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O Primeiro Canto must be counted as Dulce Pontes' 2001 sublime masterwork. Considering her crowning position in the current pantheon of Portuguese female vocalists (Mafalda Arnauth, Cristina Branco, Mísia and Mariza), this alone says all that needs saying to stress its import in this glorious hierarchy. Staggeringly ambitious in scope -- including such disparate musicians as Indian percussionist Trilok Gurtu, Basque accordion wonder Kepa Junkera, Morelenbaum's string quartet, sax player Wayne Shorter, nuevo flamenco guitarist Jesse Cook, Anders Norudde on Swedish bagpipe, Carlos Blanco Fadol on Australian didgeridoo, Justin Valin on Madasgascan harp, to mention only a few -- Canto completely transcends the formality and conventions of traditional Fado while simultaneously paying it homage. As the mud-caked but otherwise nude likeness of the cover already suggests, Dulce's paean to Portugal, to life, love, pain and suffering, is emotionally stripped of all artifice to embrace its subject matter with open eyes and head-on - accepting the literal stain of mud sans protection of clothes, armor or masque to convey the essence of the thing itself.

Gifted with a stunning voice equally suited to the girlish very high registers as the mature lower ones, able to shift from drama to coquettishness on a dime, from impassioned belting to barely audible sketching, from high-speed enunciation of complex lyrics to shifty overdubbed harmonizing, always mining the depth of poetry, Dulce is the most gifted of all Português singers currently working Fado's renaissance, the one who defines its survival by respectfully stretching its boundaries. Her talent doesn't restrict itself to vocalizing but includes composition, many examples of which make up Canto's glittering necklace of songs. Playing a few burned-to-CDR tracks at VSAC, the response of whatever audience happened to be in the room was invariably the same - a request for a pen to write down artist and album while asking whether I'd had another Pontes sample in my traveling tool kit of musical pick-me-ups.

It goes without saying that a singer of Dulce's caliber and artistic intelligence would surround herself with only the choicest of collaborators - hence this album reads like a virtual who's who of musician, poet and composer credits. Comprehensive translation of the Portuguese lyrics allow English speakers to appreciate the meaning put to song, such as the gripping "Velha Chica", Dulce's duet with Waldemar Bastos: "Once upon a time old Chica used to sell cola and ginger, and in the afternoon she would wash the clothes of some important signor; and we, the kids at school, would ask old ma Chica the reason for such poverty and for our suffering. Little boy, don't speak of politics... But now whoever sees the face of that lady only sees the lines of suffering. And now she only says, little boy, when I die I want to see Angola living in peace..."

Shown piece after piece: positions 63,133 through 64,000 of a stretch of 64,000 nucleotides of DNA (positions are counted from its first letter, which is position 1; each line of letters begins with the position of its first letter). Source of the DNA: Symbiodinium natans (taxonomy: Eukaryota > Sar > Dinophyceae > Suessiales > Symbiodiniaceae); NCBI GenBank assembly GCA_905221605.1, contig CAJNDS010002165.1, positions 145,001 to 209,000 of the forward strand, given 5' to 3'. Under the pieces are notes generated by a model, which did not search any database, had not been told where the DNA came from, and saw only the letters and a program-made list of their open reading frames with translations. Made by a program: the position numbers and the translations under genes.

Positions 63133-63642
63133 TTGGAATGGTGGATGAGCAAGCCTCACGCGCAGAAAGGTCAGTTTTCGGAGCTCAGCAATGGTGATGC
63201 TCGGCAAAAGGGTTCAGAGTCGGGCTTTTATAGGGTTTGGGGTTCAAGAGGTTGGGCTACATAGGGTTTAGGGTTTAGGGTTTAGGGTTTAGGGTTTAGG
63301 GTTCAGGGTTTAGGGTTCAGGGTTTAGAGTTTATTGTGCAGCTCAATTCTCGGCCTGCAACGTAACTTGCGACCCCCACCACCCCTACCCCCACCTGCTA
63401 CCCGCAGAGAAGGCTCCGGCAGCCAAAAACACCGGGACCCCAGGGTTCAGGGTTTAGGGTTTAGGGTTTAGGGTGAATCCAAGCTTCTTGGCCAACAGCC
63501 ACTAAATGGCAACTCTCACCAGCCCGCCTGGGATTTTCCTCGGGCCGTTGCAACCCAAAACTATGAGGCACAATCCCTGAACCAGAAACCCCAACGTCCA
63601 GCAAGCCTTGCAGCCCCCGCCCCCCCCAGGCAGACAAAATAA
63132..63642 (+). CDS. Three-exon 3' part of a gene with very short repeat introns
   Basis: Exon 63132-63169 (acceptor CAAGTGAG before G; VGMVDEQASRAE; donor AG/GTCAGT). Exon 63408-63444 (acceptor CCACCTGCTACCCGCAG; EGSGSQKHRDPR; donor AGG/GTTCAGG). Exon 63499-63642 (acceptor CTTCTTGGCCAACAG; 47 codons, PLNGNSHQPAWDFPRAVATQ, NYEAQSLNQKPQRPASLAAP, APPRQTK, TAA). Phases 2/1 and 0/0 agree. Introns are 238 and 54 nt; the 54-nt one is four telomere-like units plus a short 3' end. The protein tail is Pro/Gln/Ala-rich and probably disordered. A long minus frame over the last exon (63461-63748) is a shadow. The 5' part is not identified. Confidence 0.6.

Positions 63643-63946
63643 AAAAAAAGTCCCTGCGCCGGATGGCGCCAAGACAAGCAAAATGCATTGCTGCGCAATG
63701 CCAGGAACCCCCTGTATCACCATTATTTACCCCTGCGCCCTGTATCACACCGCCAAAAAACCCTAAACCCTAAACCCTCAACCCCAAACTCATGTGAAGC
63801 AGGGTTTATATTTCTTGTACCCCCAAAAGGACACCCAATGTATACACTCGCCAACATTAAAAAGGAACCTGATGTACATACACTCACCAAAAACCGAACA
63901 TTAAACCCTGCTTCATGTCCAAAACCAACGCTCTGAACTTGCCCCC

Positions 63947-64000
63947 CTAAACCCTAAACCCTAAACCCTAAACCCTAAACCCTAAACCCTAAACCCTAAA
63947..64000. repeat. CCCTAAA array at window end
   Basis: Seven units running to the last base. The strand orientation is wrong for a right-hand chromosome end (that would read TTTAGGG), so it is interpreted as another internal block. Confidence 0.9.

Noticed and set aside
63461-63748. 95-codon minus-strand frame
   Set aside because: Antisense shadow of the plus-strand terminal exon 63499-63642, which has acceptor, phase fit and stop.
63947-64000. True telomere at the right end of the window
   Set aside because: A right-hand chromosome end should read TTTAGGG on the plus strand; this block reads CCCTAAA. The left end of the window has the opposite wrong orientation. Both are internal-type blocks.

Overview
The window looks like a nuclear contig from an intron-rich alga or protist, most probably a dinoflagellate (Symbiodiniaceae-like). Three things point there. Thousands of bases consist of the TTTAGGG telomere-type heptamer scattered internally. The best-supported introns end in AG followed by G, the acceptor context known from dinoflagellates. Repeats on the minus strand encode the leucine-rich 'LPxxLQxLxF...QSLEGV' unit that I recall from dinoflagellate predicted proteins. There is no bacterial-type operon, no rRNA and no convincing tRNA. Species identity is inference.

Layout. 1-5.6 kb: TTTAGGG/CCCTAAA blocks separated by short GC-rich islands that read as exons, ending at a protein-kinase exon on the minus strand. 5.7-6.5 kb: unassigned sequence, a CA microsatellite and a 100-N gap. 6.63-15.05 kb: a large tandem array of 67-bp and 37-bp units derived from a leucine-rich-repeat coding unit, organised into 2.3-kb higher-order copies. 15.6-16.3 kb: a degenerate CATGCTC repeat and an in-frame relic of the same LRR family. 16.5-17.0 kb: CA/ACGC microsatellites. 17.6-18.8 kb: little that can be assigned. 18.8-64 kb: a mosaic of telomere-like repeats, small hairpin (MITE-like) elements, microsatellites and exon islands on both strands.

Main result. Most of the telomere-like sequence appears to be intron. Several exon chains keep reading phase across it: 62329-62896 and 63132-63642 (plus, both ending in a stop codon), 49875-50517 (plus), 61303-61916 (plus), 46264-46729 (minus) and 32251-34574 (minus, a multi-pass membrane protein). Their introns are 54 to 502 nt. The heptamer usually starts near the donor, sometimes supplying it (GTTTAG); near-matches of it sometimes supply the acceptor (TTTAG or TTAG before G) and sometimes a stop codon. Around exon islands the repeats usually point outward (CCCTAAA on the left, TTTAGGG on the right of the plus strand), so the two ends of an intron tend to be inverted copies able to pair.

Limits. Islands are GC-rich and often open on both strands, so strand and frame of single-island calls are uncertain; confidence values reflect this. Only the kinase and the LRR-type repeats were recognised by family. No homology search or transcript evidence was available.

From Fandangos to simply folks songs of poor peasants, without any synthesizers or amplified instruments, O Primeiro Canto, as Miguel Sousa Tavares so aptly states in the liner notes, is "an almost anthropological journey to the sources of music". Exactly. It's music making at the highest level, led by a voice so purely in the service of conveying the heart of its mistress that, though not exactly new and long since praised for its unique contribution, Canto ranks as one of my most treasured female vocalist discoveries of 2003. Right alongside Sevara Nazarkhan's Yol Bolsin and Bobi Céspedes' Rezos, it eclipses either in sheer scope and inventiveness. It thus take its place right next to the best work of Sezen Aksu, my other perennial favorite.